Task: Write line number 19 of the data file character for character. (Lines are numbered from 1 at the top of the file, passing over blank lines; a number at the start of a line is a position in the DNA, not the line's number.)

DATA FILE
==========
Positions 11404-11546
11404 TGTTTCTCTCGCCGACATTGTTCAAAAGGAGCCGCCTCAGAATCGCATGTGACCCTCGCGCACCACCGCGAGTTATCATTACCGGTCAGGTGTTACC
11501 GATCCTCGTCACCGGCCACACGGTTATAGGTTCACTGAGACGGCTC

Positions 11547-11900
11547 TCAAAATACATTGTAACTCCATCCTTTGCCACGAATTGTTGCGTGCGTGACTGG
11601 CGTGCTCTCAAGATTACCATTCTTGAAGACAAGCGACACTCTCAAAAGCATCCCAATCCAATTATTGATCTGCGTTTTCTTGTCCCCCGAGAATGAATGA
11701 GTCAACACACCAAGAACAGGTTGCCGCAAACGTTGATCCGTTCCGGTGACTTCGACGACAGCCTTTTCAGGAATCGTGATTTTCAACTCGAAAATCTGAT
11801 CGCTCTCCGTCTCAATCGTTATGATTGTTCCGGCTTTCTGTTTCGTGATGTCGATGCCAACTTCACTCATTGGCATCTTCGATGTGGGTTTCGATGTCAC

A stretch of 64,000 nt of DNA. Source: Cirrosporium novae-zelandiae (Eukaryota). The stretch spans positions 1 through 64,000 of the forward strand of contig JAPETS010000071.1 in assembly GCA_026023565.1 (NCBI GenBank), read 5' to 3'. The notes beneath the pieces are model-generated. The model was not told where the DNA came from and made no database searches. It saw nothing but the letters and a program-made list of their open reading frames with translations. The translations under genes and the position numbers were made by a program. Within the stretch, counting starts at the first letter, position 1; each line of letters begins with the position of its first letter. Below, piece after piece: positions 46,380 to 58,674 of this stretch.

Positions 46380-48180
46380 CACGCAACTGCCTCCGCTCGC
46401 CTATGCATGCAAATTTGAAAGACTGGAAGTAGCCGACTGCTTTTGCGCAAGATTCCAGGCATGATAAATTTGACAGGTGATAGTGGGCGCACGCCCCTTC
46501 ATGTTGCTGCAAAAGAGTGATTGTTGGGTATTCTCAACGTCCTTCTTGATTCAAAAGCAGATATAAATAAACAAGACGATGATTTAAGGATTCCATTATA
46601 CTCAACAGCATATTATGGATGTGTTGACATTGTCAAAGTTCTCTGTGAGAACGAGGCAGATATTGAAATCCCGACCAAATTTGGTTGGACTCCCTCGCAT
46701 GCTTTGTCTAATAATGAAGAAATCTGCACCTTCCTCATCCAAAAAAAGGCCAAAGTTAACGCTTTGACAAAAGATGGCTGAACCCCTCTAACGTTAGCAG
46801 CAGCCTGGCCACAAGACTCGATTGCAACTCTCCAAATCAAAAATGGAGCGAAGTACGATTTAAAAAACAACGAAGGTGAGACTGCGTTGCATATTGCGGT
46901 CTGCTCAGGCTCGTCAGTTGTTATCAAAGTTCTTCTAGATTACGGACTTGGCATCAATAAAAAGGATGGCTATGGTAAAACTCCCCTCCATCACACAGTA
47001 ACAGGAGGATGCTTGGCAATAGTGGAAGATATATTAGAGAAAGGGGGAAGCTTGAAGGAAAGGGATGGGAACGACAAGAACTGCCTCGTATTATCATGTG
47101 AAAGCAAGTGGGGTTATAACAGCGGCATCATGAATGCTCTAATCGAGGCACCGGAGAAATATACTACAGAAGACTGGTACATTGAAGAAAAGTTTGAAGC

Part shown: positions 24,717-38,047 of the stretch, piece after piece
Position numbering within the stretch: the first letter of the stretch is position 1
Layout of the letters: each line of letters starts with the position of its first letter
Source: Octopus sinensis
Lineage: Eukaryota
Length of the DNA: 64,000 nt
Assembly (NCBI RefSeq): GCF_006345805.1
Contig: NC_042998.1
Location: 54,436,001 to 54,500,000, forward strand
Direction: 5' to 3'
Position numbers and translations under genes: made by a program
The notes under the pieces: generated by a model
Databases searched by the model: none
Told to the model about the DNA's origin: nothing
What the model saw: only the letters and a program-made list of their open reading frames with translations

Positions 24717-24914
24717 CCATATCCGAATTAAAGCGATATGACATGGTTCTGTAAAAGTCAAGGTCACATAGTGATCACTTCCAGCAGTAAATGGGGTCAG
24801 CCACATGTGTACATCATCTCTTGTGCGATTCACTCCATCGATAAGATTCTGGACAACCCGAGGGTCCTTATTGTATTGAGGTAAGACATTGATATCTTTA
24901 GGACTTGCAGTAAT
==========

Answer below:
47101 AAAGCAAGTGGGGTTATAACAGCGGCATCATGAATGCTCTAATCGAGGCACCGGAGAAATATACTACAGAAGACTGGTACATTGAAGAAAAGTTTGAAGC